In 1839 Henry became interested in the new art of photography, which he learned along with his brother Edward. Not long after Edward established a photography firm, Henry joined the firm in 1852 (while still actively playing for the Knickerbockers and serving as the team's treasurer). The E. & H. T. Anthony & Company eventually became the largest distributor and supplier of photographic equipment in the United States during the 19th century. It became the Ansco Company (for Anthony & Scovill) after merging with the camera operations of Scovill Manufacturing Company in 1901, and continued operating under the Ansco name until 1967.

It is also interesting to note that Ansco, named in part after baseball pioneer Henry Anthony, sponsored a 1949 set of Cuban Baseball cards. The set includes a card of "Rifleman" TV star Chuck Connors, who played for the Almendares Base Ball Club of Havana, Cuba at the time.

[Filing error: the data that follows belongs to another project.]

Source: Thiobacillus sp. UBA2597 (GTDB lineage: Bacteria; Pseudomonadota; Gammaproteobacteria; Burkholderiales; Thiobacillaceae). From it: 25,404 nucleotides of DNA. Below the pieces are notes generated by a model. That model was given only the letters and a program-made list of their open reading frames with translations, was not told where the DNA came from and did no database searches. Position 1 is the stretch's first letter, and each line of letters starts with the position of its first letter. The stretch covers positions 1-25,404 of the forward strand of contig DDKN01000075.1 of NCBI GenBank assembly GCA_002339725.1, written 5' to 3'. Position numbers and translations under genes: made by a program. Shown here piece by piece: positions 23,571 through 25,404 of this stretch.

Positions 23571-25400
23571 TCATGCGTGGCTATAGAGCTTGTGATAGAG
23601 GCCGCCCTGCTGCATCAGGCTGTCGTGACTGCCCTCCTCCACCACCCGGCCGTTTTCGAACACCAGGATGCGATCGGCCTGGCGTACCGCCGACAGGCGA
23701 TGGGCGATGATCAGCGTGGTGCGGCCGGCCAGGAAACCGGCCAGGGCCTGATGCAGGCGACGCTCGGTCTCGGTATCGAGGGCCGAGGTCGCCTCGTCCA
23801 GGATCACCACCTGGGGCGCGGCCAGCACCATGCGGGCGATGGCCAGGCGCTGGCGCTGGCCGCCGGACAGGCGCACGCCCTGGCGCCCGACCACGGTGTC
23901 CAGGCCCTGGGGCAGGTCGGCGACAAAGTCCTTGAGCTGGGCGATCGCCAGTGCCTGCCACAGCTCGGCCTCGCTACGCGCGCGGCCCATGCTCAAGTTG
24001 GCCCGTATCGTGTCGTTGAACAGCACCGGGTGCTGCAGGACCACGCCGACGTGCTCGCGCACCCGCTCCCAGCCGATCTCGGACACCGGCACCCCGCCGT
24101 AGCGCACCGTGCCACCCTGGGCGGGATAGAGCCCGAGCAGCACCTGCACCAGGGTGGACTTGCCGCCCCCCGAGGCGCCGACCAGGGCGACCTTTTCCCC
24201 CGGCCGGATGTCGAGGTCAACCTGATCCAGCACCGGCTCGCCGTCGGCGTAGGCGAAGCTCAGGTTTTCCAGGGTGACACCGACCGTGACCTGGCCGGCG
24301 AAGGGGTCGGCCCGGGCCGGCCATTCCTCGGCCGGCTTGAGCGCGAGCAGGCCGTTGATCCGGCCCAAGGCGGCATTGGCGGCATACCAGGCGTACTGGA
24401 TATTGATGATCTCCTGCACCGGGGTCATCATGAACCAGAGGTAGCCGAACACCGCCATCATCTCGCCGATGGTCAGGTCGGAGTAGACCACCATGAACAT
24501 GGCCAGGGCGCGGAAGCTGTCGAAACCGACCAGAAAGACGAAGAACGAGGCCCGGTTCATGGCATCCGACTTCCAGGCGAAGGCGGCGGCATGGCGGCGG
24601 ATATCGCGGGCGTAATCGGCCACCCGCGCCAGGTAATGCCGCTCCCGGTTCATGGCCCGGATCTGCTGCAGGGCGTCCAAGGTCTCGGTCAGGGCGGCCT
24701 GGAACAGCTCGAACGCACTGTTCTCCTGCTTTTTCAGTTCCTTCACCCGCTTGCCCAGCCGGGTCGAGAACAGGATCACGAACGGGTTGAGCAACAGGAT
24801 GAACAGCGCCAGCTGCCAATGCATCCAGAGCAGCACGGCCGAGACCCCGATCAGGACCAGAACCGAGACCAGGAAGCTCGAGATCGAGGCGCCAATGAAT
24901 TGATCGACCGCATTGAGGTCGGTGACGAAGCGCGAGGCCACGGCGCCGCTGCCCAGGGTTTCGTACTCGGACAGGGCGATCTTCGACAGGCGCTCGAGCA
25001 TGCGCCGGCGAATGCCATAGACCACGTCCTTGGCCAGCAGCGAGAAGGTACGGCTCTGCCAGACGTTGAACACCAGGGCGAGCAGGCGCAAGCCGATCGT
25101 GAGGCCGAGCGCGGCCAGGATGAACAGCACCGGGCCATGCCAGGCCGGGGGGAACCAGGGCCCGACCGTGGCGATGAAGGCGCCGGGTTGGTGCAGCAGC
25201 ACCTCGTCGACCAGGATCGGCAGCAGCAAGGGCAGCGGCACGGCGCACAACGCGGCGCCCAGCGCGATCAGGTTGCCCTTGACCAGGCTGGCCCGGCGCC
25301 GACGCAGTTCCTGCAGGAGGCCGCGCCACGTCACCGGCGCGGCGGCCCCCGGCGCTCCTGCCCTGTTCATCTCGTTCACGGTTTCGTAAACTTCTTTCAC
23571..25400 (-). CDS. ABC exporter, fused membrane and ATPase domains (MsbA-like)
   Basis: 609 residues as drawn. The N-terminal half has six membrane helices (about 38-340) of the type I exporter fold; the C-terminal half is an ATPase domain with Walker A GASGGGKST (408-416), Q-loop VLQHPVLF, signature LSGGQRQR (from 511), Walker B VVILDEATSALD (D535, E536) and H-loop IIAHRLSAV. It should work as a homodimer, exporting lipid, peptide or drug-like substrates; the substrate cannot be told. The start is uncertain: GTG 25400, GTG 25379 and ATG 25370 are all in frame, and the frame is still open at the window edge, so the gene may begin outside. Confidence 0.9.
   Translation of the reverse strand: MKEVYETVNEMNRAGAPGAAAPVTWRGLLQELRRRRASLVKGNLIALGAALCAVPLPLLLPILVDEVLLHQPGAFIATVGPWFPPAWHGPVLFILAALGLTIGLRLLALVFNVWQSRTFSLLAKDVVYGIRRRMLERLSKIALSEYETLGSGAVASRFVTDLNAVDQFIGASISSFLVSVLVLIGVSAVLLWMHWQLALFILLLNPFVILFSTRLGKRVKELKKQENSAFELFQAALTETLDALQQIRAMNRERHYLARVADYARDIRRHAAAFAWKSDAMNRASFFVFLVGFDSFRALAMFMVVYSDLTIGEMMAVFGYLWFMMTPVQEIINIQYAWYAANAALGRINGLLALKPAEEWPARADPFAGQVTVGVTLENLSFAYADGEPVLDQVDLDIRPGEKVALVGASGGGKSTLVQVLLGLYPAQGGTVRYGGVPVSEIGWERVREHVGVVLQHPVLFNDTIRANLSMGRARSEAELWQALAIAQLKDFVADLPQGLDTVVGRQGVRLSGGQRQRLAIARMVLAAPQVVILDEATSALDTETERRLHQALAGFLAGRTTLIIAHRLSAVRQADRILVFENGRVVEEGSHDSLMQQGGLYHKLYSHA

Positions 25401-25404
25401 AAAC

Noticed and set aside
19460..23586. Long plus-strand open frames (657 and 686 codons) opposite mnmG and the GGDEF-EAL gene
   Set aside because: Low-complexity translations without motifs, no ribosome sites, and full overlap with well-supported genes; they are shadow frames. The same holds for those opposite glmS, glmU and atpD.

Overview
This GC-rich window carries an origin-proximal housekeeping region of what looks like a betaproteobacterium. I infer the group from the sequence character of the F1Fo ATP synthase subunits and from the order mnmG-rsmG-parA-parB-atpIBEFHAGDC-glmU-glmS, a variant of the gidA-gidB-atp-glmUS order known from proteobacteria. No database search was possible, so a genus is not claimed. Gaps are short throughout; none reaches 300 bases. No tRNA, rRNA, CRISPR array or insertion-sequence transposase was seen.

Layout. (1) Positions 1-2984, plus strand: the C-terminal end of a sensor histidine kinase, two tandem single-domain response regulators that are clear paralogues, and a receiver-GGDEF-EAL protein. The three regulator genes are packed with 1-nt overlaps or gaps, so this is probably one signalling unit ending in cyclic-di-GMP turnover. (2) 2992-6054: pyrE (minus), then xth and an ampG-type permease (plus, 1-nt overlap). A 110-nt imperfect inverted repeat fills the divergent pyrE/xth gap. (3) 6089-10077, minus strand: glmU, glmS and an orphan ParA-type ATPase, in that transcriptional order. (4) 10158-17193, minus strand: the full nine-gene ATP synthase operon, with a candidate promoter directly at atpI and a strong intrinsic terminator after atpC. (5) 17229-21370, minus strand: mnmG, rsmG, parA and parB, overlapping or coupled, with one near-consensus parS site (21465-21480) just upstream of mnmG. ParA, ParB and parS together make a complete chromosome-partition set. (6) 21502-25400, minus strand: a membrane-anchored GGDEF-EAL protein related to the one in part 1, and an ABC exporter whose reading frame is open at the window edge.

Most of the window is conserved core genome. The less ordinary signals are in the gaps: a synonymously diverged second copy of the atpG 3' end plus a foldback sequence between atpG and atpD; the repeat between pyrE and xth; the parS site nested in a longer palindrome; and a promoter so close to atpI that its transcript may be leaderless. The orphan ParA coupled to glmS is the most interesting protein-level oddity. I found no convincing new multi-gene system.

OC eNewsletter Sponsor

3. Latest Additions to the Website

We are continually expanding the Old Cardboard website with more set profiles, checklists and card galleries. Recent (past 30-40 days) additions include:

Set Galleries have been added for:
1899-1900   M101-1 The Sporting News Supplements

Updating the website with checklists and full set galleries for additional vintage sets is an ongoing project, so check back often to check out the latest additions. There are now many thousands of card images on the website and the list continues to grow every month. We welcome and encourage feedback with checklist additions, images of cards missing from our galleries, error corrections and suggestions. Please send all feedback to

Beyond the above pages recently added to the Old Cardboard website, we continue to expand and refine our eBay Custom Search Links to make finding vintage baseball cards on eBay easier than ever. The results of these searches are continuously changing, so check back often to find the most recent eBay listings. Samples of a few of these custom searches are provided below. Hundreds more are provided on the Set Profile pages throughout the Old Cardboard website.